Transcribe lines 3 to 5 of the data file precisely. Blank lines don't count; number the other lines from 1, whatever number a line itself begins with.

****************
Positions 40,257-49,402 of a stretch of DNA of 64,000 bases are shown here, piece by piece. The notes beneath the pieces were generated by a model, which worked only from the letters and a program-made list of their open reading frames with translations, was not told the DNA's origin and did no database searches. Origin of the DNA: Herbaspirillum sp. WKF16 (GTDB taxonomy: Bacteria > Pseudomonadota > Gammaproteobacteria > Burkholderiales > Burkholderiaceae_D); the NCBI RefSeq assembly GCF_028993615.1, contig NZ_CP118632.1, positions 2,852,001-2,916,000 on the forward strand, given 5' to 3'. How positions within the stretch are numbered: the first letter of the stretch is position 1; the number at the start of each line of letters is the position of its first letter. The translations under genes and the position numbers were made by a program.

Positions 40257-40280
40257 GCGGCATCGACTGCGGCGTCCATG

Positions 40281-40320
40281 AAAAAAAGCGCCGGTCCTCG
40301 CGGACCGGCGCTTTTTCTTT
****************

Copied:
40257 GCGGCATCGACTGCGGCGTCCATG

Positions 40281-40320
40281 AAAAAAAGCGCCGGTCCTCG